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Substitute Goods: What it is, 11 Examples & Types

examples of substitute goods

Some companies are even put out of business due to substitute products significantly outperforming their own offerings. Substitute products offer consumers choices when making purchase decisions by providing equally good alternatives, thus increasing utility. However, from a company’s perspective, substitute products create a rivalry. The goods which are used together to satisfy a specific want, like bread and butter are known as Complementary Goods. The price of a complementary good and demand for the given commodity inversely relates to each other.

As a result, it becomes one of the significant reasons why Substitute goods are preferred over original goods. In a monopoly, only one firm produces a good or service with no close substitute goods. A substitute, or substitutable good, in economics and consumer theory refers to a product or service that consumers see as essentially the same or similar-enough to another product. Put simply, a substitute is a good that can be used in place of another. That is, the more the consumer can consume (in total quantity), the higher level of utility will be achieved, see figure 3.

examples of substitute goods

Fruit punch is a sweet fruit drink like lemonade, so it acts as a substitute good. As mentioned above, they are generally used for the same purpose or are able to satisfy similar needs for consumers. Substitute goods are two goods that can be used in place of one another, for example, Dominos and Pizza Hut. By contrast, complementary goods are those that are used with each other.

Related Differences

The availability of substitutes are one of Porter’s 5 Forces, the others being competition, new entrants into the industry, the power of suppliers, and the power of customers. Substitutes play an important part in the marketplace and are considered a benefit for consumers. They provide more choices for consumers, who are then better able to satisfy their needs.

examples of substitute goods

All goods fall under the term price elasticity of demand, which means that the demand for a good will change significantly or very little based on the price. A price inelastic good will not have a big change in demand if the price changes, while a price elastic good will have a significant change. Although an imperfect substitute may be replaceable, it may have a degree of difference that can be easily perceived by consumers. So some consumers may choose to stick with one product over the other. A consumer may choose Coke over Pepsi—perhaps because of taste—even if the price of Coke goes up.

Factors that Increase the Risk of Substitute Products

Substitute goods are important for maintaining a competitive environment, which helps to keep prices down and quality up. When the price of one good increases, the demand for a substitute good tends to increase as well. Since there are always new entrants and the market might not be growing at the same pace, there are risks of examples of substitute goods obsolete stock even for the best sellers in the market. Thus, companies will adjust by reducing prices or production to prevent it from becoming flooded with too many products. In a bid to be the lowest seller in the market, companies try to use the least amount of resources in their manufacturing process to reduce costs.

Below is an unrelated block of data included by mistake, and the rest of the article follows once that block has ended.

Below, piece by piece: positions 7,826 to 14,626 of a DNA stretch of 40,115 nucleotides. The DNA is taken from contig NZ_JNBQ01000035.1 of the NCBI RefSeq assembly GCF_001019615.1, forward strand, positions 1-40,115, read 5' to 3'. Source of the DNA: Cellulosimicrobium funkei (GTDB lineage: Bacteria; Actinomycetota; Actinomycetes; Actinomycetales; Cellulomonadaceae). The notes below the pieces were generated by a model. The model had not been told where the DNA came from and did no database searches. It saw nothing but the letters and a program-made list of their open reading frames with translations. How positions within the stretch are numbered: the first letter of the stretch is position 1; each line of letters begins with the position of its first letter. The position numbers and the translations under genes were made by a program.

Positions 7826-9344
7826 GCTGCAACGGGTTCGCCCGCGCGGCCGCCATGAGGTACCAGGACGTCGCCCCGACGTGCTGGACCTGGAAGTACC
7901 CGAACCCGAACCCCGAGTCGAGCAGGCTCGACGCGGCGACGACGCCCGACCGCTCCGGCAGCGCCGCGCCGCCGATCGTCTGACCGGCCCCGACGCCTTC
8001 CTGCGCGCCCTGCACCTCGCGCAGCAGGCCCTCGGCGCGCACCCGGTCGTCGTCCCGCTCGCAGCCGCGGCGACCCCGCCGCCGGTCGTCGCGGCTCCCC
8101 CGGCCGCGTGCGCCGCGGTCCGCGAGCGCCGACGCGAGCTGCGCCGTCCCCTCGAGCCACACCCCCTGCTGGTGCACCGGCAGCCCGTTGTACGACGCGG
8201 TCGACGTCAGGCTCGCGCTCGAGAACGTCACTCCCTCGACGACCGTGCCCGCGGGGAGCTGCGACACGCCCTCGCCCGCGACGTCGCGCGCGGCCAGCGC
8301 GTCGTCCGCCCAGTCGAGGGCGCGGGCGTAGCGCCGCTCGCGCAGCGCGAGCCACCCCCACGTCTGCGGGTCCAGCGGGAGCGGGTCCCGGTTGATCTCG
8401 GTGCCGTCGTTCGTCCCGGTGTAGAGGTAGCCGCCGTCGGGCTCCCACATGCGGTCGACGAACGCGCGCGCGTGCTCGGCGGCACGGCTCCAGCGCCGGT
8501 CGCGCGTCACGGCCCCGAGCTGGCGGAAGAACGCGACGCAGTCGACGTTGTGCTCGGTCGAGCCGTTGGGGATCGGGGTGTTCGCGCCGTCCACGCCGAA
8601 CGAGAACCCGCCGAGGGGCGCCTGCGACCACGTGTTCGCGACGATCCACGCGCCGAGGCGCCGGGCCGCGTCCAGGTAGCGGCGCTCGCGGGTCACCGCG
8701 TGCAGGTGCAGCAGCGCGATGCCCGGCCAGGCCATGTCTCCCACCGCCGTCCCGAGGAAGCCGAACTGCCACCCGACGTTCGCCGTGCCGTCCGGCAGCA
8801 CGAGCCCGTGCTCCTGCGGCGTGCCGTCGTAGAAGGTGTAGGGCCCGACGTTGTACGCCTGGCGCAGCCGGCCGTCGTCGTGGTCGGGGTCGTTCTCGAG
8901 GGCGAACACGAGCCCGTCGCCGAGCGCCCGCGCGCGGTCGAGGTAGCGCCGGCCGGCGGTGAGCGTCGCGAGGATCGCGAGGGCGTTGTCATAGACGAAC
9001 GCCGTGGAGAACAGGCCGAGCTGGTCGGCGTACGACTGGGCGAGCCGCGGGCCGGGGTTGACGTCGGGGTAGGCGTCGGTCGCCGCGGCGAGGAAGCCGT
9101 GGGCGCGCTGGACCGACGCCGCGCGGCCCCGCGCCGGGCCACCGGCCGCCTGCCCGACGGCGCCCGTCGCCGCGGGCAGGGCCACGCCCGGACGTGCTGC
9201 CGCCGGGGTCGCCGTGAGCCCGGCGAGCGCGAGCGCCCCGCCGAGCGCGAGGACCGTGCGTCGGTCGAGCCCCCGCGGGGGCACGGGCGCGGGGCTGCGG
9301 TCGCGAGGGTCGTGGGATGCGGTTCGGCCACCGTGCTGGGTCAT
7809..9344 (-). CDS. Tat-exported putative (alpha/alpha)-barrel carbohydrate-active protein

This would include a plastic food storage container, a vase, or even a glass. A substitute good is a good that a consumer may substitute for another good if the price of the consumer’s normal choice rises too high or the consumer’s preference is unavailable. Substitution will occur if the products are similar enough to meet a consumer’s need and there is a positive cross elasticity of demand.

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Customers choose based on price, and other factors have no influence on demand. Therefore, it is impossible to build brand equity so that customers prefer one. For example, bread and cakes can be said to be substitutes, but they are imperfect since some consumers will buy bread, but still want cake additionally. In this market structure, consumers can easily switch to substitute products and get the same utility without bearing switching costs.

Substitute goods and monopolistic competition

The other four are existing customers, new customers, barriers to entry, and suppliers. A frozen yogurt shop sells the same goods as another frozen yogurt shop nearby. McDonald’s and Burger King’s hamburgers both satisfy the consumer’s requirements of being served rapidly and relatively cheaply. Substitute goods are identical, similar, or comparable to another product, in the eyes of the consumer.

For instance, if the last iced-ringed doughnut is sold out at the local grocery store, customers may look for substitute goods instead. There exist two types of substitute goods, namely direct and indirect substitutes. A direct substitute is a scenario where two commodities can be interchanged without difficulty, such as Pepsi and Cola. This means that substitute goods can be seen as similar products that can serve the same purpose or function. For instance, the iPhone and Galaxy Note can be considered substitutes since they both act as mobile phones. In this way, they provide consumers with different options to fulfill the same need.